With the 2024 election year commencing in just days, the new year will kick off with several key decisions and events that could have significant implications for former President Donald Trump and the race for the White House. 

The first month of the year alone is poised to bring major developments in the legal cases against Trump, the current frontrunner for the GOP nomination, as the first 2024 voters take to the polls. 

What You Need To Know

  • 2024 will kick off with several key decisions and events that could have significant implications for former President Donald Trump and the entire presidential race 
  • January alone is poised to bring major developments in the legal cases against Trump, the current GOP frontrunner for president, as the first 2024 voters take to the polls 
  • The month is set to see developments in the Colorado Supreme Court's decision that Trump is disqualified from the state's primary ballot as well as arguments surronding Trump's presidential immunity claim in the federal election subversion case and summations in the civial business fraud trial
  • Voters in Iowa and New Hampshire will weigh in on who they want to pick as the GOP's presidential nominee 

Here are the significant dates in January to watch for:

Jan. 4

Less than a week into the new year, the stay in the Colorado Supreme Court’s ruling disqualifying Trump from the state’s primary ballot will expire, unless the nation’s high court steps in. Earlier this month, Colorado’s highest court found the former president ineligible to be president again under a section of the 14th Amendment regarding insurrection, with the majority of the court finding Trump engaged in one on Jan. 6, 2021 and is subject to the law. 

It marked the first time Section 3 of the 14th Amendment was cited to disqualify someone as a presidential candidate after efforts to keep the former president off the ballot were rejected in other states. On Wednesday, Michigan became the latest state to dismiss such an attempt. 

Colorado’s high court paused its decision until Jan. 4, one day before the state must print its presidential ballots for its Mar. 5 primary. However, if the Supreme Court steps in to review the case before the stay is set to lapse, the pause will remain and Colorado’s secretary will include Trump’s name on the ballot until an official decision from the nation’s highest court is handed down, according to the ruling. 

Jan. 9

This could serve as a major date in the federal criminal case led by special counsel Jack Smith regarding Trump’s efforts to overturn the 2020 election results. On Jan. 9, The DC Circuit Court of Appeals is set to hear oral arguments surrounding Trump’s request to throw out the case on the grounds he is protected by presidential immunity. 

Trump’s legal team is arguing that a current or former president may not be criminally prosecuted for official acts unless the Senate first impeaches and convicts them. On Saturday, his team asked a federal appeals court to toss a lower-court ruling that rejected the immunity argument. In 2021, the then GOP-led Senate voted to acquit Trump on an impeachment charge involving his actions on Jan. 6.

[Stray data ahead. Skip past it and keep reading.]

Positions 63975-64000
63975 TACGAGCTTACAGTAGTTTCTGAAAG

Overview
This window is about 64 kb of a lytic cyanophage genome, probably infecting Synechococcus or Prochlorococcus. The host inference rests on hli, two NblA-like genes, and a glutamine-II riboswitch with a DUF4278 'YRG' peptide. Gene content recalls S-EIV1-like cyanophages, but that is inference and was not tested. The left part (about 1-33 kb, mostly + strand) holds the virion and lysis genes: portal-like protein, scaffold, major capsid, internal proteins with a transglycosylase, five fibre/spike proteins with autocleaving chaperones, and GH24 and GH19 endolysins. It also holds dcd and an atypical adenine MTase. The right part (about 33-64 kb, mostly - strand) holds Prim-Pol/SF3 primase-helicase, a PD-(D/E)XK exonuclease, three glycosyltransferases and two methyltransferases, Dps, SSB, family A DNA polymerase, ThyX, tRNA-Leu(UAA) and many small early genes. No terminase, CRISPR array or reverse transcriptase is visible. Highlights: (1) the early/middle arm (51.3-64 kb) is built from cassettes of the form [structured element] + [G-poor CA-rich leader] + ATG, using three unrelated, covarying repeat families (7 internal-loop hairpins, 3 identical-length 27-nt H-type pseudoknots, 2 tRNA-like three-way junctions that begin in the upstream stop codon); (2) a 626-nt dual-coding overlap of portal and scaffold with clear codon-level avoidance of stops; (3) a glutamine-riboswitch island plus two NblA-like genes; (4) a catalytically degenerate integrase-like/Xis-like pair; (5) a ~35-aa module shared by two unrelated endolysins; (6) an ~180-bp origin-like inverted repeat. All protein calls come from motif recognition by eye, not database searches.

Earlier this month, the Supreme Court declined to grant Smith’s request for the high court to take up the case on an expedited basis before the appeals court weighed in. It  could all impact the Mar. 4 start-date of the trial. 

Jan. 11

Closing arguments in the civil business fraud trial against Trump in New York will begin following a Jan. 5 deadline for both sides to submit written summations. The judge has already found the former president liable for fraud in the case brought by New York Attorney General Letitia James but a possible penalty still must be decided. 

Testimony in the trial wrapped up earlier this month after 11 weeks that saw more than 40 witnesses. Judge Arthur Engoron has said he hopes to have a decision by the end of January, according to The Associated Press. 


Jan. 15


The first nominating contest of the 2024 presidential election will commence with the Iowa caucuses. On Jan. 15, voters in the state will gather to decide which Republican candidate they want to send to November’s general contest, marking the first time Trump’s immense lead in polls will be tested with actual results. 

According to recent surveys in the Hawkeye State, the former president holds a commanding lead over all of his GOP rivals, with Florida Gov. Ron DeSantis most consistently in second place but battling for the spot with former U.S. Ambassador to the United Nations and South Carolina Gov. Nikki Haley. 

Jan. 23

Just over a week after the Iowa caucuses, New Hampshire voters will take to the ballot booths for the first primary in the nation. Here, while still the frontrunner, Trump has a less sizable lead over his fellow GOP White House hopefuls. Recent polls show Haley, who is fresh off receiving an endorsement from the state’s popular Republican governor, within range of the former president in the Granite State. 

The country will be looking to glean any insight it can into the overall state of the 2024 presidential race with these early contests, including the size and strength of the former president’s lead within the party. And it all sets off a year set to bring a plethora of legal developments and election results.